Line Manners at the Bird Feeder

by Cindy Post Senning on August 30, 2011

This post originally appeared at my parenting blog The Gift of Good Manners. I will be cross posting some of my favorite content from that blog here at the Etiquette Daily periodically. I hope you enjoy these posts as much as I enjoyed writing them.

Not many people think of line manners as etiquette. But, think about it. How often do we stand in line? School, fast food restaurants, movie theaters, the bank, the grocery store, getting on the bus, buying tickets – just about everywhere! I have always pointed out to kids how often they stand in line at school. In fact, I think line manners are primarily taught in school – or even pre-school.

Wait patiently
No cutting
Stay in line
Take turns being first and last
No fooling around
Follow the leader
Don’t shift lines (when there is more than one)

I had the opportunity to visit Beijing, China ten years ago. My experience in Beijing was that people didn’t queue up. Everybody stood in a bunch and just worked their way to the front. It felt so bizarre but it was the culture at that time and it provided me with a different experience of line manners.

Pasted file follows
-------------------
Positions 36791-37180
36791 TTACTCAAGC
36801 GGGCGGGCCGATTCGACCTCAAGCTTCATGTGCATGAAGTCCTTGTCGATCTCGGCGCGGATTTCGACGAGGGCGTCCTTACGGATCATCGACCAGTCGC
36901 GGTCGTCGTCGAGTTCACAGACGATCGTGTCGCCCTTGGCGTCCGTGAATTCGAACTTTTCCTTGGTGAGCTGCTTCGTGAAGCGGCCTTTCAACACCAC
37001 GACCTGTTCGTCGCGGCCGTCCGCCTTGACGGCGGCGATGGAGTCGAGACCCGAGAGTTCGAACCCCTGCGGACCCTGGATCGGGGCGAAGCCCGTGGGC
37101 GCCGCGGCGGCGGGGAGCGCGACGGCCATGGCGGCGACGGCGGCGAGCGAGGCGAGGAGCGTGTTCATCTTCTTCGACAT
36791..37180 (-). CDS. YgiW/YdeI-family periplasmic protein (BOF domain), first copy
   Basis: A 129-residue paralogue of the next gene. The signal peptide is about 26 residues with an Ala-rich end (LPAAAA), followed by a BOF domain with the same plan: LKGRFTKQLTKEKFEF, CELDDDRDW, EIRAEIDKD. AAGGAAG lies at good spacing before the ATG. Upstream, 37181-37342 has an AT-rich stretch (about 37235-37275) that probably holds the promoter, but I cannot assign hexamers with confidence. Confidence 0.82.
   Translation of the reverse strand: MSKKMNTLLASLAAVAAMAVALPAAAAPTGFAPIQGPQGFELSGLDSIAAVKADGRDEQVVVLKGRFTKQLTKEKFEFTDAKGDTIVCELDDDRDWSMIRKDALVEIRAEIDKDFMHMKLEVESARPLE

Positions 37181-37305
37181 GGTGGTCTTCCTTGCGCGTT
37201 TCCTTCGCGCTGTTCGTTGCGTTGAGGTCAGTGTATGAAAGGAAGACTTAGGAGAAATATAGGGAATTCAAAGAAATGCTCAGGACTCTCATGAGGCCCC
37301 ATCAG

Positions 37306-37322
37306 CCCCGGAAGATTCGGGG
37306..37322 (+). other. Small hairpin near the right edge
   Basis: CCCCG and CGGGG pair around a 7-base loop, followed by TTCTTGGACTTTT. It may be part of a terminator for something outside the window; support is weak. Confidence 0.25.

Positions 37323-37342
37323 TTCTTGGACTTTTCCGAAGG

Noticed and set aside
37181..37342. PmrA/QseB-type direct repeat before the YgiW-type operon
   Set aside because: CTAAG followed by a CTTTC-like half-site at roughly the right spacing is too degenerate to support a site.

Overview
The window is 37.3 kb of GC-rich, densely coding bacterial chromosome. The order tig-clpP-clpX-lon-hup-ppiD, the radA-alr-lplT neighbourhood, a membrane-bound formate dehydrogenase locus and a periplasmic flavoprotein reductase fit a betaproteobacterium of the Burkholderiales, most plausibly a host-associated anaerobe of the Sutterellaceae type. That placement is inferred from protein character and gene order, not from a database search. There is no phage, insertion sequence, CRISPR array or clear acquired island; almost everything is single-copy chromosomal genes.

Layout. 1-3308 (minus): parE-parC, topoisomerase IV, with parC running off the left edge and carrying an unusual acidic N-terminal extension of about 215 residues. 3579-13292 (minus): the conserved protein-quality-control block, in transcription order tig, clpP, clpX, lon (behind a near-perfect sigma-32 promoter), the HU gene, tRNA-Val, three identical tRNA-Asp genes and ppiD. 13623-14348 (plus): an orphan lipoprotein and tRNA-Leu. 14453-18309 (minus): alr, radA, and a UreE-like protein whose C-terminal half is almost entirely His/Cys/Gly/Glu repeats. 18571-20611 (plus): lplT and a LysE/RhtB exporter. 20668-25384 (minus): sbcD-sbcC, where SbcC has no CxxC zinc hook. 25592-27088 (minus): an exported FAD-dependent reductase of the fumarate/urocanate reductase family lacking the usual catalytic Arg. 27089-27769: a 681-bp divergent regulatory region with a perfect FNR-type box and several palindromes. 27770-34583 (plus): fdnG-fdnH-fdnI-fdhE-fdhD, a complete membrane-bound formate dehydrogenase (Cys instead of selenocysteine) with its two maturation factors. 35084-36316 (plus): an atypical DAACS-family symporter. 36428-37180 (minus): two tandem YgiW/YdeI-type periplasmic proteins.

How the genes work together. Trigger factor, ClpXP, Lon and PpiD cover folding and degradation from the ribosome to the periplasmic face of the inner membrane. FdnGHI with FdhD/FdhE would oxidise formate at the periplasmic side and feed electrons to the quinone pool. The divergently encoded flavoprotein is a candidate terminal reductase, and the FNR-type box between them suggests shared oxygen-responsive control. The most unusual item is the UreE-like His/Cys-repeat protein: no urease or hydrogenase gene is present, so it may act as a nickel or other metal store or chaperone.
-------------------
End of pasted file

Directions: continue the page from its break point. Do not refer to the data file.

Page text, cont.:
Why the bird feeder? I’ve watched birds at the feeder for years. Do they have line manners? Some do; some don’t.  The chickadees are the best. They come to the feeder one at a time; they grab one seed; and then fly off to a branch where they can crack and eat their one seed. Another flies in and out, then another. The purple finches and the gold finches, on the other hand, land on the feeder and take up residence. They peck at any other bird who tries to come to one of the other feeding stations on the same feeder. No manners there. The rose breasted grosbeaks are more like the finches. But over on the suet feeder, the nuthatches wait their turn as do the woodpeckers. I envision a little line of chickadees, nuthatches, woodpeckers out in the maple tree waiting their turn. So polite!

In EMILY’S EVERYDAY MANNERS, one of my favorite illustrations is the one of the kids in line at school. Ethan is at the tail end of a long snaking line, but he knows it will be his turn to be first on another day. Steve Bjorkman captured the feeling completely.

We are a society that queues up and line manners are important. Adults and kids alike should show the patience it requires to manage standing in line. It will brighten everyone’s day just a little bit and slowly but surely we do get to the head of the line.

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